New Organs

August 7, 2012

M. P. Rathke, Inc., 

Indianapolis, Indiana

The Musical Instrument Museum, Phoenix, Arizona  

During autumn 2008 we were contacted by Kimberly Marshall, director of the Arizona State University School of Music, who spoke of a museum that would be unlike any other: the Musical Instrument Museum (MIM), then being built on the northern edge of Phoenix, would showcase instruments of virtually every nation, culture, and musical style. Dr. Marshall had been retained as consultant to the museum in the planning of its pipe organ exhibit, for which she suggested a working chamber organ, with its interior parts completely visible to interested eyes, yet protected from curious hands.

This see-through instrument, dubbed “The Visible Organ” at the time of its commissioning by donors Floyd and Marie Ganassi, is the product of our intriguing and rewarding collaboration with Kimberly Marshall and William DeWalt, MIM’s president. It features mechanical key and stop action and is housed in a case of quarter-sawn white oak with walnut accents and panels of ¼-inch tempered glass. The winding is via a weighted wedge bellows, which may be fed either by a rotary fan blower or by hand pumping in the traditional manner.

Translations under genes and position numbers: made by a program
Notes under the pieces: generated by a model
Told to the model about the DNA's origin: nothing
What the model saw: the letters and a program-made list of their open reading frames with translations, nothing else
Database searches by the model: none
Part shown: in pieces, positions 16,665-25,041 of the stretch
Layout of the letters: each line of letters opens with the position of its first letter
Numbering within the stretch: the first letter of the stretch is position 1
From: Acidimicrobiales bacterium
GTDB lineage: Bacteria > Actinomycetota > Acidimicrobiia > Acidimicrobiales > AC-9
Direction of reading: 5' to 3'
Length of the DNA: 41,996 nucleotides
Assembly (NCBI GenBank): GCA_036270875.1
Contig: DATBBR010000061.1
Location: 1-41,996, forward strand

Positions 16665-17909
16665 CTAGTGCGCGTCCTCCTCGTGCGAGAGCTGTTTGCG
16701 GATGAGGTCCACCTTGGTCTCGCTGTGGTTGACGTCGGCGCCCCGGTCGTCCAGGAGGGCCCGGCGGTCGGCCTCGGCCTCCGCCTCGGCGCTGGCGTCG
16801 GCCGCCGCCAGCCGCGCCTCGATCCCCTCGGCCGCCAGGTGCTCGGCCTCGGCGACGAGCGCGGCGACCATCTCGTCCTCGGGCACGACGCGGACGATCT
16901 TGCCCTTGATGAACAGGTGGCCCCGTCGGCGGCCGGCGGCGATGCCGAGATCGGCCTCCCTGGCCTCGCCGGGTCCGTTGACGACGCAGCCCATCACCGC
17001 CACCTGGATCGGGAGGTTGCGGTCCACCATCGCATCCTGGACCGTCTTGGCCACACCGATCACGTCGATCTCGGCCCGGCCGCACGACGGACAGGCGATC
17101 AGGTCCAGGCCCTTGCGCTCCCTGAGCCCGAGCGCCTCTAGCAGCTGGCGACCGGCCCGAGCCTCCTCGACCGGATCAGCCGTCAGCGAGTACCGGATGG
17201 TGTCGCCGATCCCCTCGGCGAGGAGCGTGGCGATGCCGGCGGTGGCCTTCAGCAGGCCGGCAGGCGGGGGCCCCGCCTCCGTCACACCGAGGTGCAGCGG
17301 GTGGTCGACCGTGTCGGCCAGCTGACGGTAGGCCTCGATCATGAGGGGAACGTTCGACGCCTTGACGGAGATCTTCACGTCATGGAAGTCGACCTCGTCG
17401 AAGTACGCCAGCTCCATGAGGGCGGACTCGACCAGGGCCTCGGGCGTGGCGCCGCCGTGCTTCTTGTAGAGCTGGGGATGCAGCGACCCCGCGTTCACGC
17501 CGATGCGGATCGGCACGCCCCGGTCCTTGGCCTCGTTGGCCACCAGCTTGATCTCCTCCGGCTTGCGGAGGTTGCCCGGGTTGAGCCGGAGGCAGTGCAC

The organ was designed with a total of five stops, all divided treble and bass, of which the Twelfth and Seventeenth are currently prepared. The manual naturals are grenadil with arcaded key fronts; reverse-skunktail sharps are made from ebony flanked by holly. The pedal keys are maple with walnut sharps. The iron drawknobs and bellows handle were fashioned by Louise Pezzi of Philadelphia, Pennsylvania; walnut pipe shades were designed and carved by Morgan Faulds Pike of Gloucester, Massachusetts. The dedicatory recital was played by consultant Kimberly Marshall on August 8, 2010. (More information on the museum is found in the “Here & There” column of this issue; see page 4.)

—Michael P. Rathke


8 Stopped Diapason

4 Principal

223 Twelfth  (prepared)

2 Fifteenth

135 Seventeenth (prepared) 


Permanently coupled to manual


Photo credit: Emil Dria


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